Attorney Jaymie Bowditch represents Hyperblock Technologies, the parent company of Project Spokane, one of the companies operating a cryptocurrency mining operation in the Missoula town of Bonner. He explained:
In order to approve the one-year moratorium using interim zoning, they [the county] had to show an imminent threat to public health or safety. By extending the public hearing for three months, it showed that no immediate danger was posed.
Commissioner Jean Curtiss was quoted by the publication confirming that “the county doesn’t have the authority that the state or cities may have to regulate one industry using the interim zoning.”
Commissioner Dave Strohmaier commented, “We are talking about the impacts themselves, not necessarily crypto mining as an industry — the noise, e-waste, possible excessive use of electricity that threatens our planet.” He was further quoted suggesting: “It may be that we need a much broader approach because of the potential this would be myopic. But I do have serious concerns about the energy use.”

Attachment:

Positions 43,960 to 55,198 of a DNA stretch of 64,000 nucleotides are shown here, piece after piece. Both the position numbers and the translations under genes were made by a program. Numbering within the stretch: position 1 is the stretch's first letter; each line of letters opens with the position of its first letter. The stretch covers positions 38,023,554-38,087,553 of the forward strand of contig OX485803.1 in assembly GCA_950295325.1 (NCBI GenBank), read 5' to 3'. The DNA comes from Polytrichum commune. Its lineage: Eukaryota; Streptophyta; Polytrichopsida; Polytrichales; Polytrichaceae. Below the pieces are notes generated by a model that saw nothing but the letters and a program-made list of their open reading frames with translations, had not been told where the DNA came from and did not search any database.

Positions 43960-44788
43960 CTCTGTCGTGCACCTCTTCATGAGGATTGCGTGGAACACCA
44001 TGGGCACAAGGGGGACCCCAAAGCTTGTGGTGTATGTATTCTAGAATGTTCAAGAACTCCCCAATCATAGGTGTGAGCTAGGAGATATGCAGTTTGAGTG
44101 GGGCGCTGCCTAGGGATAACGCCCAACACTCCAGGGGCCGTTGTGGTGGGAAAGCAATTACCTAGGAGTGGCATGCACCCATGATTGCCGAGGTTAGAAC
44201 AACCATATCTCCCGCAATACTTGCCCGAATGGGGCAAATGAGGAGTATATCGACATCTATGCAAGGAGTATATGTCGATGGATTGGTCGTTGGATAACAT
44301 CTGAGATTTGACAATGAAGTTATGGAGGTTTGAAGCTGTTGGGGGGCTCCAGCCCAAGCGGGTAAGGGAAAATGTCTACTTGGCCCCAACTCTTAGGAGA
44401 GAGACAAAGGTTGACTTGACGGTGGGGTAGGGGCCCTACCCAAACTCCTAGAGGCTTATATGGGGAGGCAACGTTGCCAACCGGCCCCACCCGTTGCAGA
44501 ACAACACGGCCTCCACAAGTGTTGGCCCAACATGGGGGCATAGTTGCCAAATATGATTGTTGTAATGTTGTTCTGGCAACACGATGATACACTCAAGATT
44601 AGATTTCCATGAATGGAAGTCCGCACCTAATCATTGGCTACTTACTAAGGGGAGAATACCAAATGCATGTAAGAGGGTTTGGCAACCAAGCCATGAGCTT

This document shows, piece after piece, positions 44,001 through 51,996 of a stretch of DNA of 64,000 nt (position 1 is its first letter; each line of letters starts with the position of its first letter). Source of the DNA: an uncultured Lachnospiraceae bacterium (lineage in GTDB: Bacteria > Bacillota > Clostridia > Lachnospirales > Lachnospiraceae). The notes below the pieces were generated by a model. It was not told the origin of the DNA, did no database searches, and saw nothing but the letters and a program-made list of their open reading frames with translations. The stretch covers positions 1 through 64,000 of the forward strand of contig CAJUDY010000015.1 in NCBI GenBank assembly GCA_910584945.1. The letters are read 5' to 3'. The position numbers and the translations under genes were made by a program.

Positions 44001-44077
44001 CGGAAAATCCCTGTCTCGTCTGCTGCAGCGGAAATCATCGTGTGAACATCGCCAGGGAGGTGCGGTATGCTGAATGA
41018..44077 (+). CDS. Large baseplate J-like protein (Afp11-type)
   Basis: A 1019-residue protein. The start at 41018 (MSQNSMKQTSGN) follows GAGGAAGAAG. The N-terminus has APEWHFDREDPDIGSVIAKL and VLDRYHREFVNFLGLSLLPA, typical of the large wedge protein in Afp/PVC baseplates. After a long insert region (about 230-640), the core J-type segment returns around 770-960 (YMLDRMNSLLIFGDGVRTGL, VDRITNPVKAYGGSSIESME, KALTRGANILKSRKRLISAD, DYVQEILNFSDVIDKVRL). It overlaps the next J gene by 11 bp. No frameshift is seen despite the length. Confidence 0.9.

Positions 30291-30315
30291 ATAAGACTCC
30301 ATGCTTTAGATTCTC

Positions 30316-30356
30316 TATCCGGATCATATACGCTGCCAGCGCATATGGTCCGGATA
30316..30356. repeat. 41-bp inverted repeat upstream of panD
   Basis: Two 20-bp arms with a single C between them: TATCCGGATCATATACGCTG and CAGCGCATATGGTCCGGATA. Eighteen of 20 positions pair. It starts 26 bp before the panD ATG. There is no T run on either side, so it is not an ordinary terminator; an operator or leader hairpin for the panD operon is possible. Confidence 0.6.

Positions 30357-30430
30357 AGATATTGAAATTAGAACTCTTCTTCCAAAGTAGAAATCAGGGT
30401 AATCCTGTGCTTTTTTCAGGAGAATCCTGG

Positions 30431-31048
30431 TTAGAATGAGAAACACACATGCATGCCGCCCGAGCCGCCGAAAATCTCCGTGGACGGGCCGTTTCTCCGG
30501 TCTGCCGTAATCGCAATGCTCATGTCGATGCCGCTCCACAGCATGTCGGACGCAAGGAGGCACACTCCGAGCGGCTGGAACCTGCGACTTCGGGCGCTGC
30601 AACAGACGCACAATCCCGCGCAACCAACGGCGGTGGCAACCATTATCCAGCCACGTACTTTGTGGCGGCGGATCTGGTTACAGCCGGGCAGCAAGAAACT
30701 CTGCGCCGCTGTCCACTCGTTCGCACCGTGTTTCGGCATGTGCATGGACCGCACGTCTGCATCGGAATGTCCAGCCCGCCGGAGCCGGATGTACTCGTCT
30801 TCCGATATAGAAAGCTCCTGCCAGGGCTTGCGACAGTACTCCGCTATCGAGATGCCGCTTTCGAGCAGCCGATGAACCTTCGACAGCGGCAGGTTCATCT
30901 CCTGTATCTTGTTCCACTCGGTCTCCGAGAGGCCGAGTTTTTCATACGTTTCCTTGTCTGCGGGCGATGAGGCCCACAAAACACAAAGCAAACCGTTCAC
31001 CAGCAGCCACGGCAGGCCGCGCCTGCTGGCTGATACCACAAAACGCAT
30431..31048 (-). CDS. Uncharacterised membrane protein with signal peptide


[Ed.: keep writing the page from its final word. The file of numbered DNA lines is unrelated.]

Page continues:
Crypto Mining in Missoula County
The county has been trying to attract crypto miners to set up operations. According to its website:
Missoula County is an attractive place for locating cryptocurrency mining operations due to the region’s low electricity rates and cool weather which helps to keep equipment from overheating.
The county’s website also details that “Electric utilities that operate in Missoula County report receiving large numbers of inquiries from cryptocurrency mining firms.” Furthermore, there are “two commercial-scale cryptocurrency mining facilities” that are currently operating in the county, “as well as an unknown number of small home-based cryptocurrency mining operations.”
However, the website also points out some concerns regarding “the current and potential adverse impacts of cryptocurrency mining on the public health and safety of its residents.” These impacts include noise pollution, greenhouse gas emissions, electrical system reliability and safety, fire safety hazard, and electronic waste containing heavy metals and carcinogens.
What do you think of Missoula County rejecting the proposed crypto mining moratorium? Let us know in the comments section below.